This is a mesmerizing novel, it’s very hard to explain but I loved it.
It's set on this island where three sisters live with their mother, their father used to live with them but he has disappeared. They have been told that the men who live in that the outside world, are toxic. But it's left ambiguous as to whether that is toxic, if there's been some environmental catastrophe, or if it's metaphorically that they can just cause harm to them.
Until one day, these men show up on the island and tell the girls that everything they know about the world is wrong. It's a really strange, haunting novel, that's basically all I can give you to go off, but just give it a go, it's an interesting one. 7) The Lost Girls of Camp Forevermore by Kim Fu
This book is about a group of young girls at a sleepaway camp who set off on this overnight kayaking trip to a nearby island, that ends in disaster when they end up stranded with no adults to help them home, they're in this life or death situation.
The book follows them through this event and beyond, throughout the rest of their lives, and it keeps flashing back and forth, we get to know each character intimately, and see the ripple effect that this event had, or in some cases didn't have, on the rest of their lives. Finally, a super popular book but I had to include it while we're talking about women on islands.
8) Circe by Madeline Miller
This is about the Greek goddess Circe, who is most well known for her part in The Odyssey. Odysseus and his men land on her island and she turns his men into pigs, and then he stays with her for a year, and has a son with her, in some versions he has multiple sons, which is pretty efficient for one year stay.
Then Circe also shows up in a few other myths having pretty minor roles. But in the book Circe, this is flipped to put Circe at the center. Suddenly all of the other Greek heroes just become supporting parts of her story.
Her story is that she was banished to this island because the gods were threatened by her magical powers. She spends thousands of years alone on this island, honing her witchcraft. It is just empowering and much fun to read, whether or not you're familiar with the Greek myths, this book is a really fun way to learn them.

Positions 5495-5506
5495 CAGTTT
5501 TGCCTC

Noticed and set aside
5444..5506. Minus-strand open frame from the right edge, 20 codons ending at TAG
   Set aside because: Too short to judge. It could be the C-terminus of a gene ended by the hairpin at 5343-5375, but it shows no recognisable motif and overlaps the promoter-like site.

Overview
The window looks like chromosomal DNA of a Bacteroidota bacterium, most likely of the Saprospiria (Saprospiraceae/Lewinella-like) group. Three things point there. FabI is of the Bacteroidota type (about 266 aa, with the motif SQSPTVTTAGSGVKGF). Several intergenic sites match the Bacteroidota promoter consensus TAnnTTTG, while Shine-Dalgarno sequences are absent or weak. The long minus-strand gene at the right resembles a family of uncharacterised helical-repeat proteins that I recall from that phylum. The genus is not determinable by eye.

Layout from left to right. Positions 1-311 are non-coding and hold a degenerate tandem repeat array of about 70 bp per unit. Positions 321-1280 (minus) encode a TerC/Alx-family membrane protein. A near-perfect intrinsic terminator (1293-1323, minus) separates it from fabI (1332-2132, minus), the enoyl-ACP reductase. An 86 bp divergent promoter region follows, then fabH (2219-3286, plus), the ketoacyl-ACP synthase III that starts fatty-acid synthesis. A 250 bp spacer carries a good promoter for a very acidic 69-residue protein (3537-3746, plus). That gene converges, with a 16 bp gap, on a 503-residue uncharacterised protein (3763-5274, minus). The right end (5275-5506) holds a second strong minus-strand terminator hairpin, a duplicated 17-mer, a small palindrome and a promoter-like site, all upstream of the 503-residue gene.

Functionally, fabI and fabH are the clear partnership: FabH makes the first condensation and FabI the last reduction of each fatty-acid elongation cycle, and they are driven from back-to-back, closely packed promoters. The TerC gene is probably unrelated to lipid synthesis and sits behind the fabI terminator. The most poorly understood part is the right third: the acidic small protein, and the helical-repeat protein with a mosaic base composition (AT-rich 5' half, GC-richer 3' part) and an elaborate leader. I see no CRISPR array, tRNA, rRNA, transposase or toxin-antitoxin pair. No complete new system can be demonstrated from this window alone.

I found it interesting how Miller managed to work with the sense of scale and time in a way that took god-sized stories and made them feel person-sized and relatable as a person, without diminishing the incredibleness of the mythological side.
I don’t know, there was a lot of stuff that was woven into this and I thought it came together well. I get why it is incredibly popular now, why did it take me this long to read? 9) Savages by Shirley Conran
This is a fun book from the 80s about a group of rich housewives left to fend for themselves on an island after a trip went wrong. Shirley Conran has said that all of her books are in one way or another written to help women and help them improve their situation.
Throughout her career, she has argued with her editor to let her put the word masturbation on the back cover of her book, she has written a novel which she has admitted was a disguised sex guide for schoolgirls because sex education was terrible, and she has the whole time championed for women to make their own money.
Then of course I had to include this theme Wonder Woman. Wonder Woman's first-ever appearance was in the All-Star Comics #8 in 1941, and by 1942 she had her series. Wonder Woman's origin story is that she comes from Paradise Island, which is an all-female island inhabited by the Amazons, including Wonder Woman's mother Hippolyta. Which is also my dog's name.
The island was blessed by the Olympian gods and no man was allowed to physically set foot on the island. In later versions of the story, they added different details. In some versions, the Amazons are the reincarnated souls of all women who were slain by men throughout prehistory. Now they've been granted immortality, great physical strength, wisdom, beauty, and love for one another. That's the mythology-inspired all-female world, and then for a futuristic all-female world, we have the graphic novel.
These are the books that feature strong female characters. Of course, there are tons of books out there but I wanted this list short therefore I highlighted selected books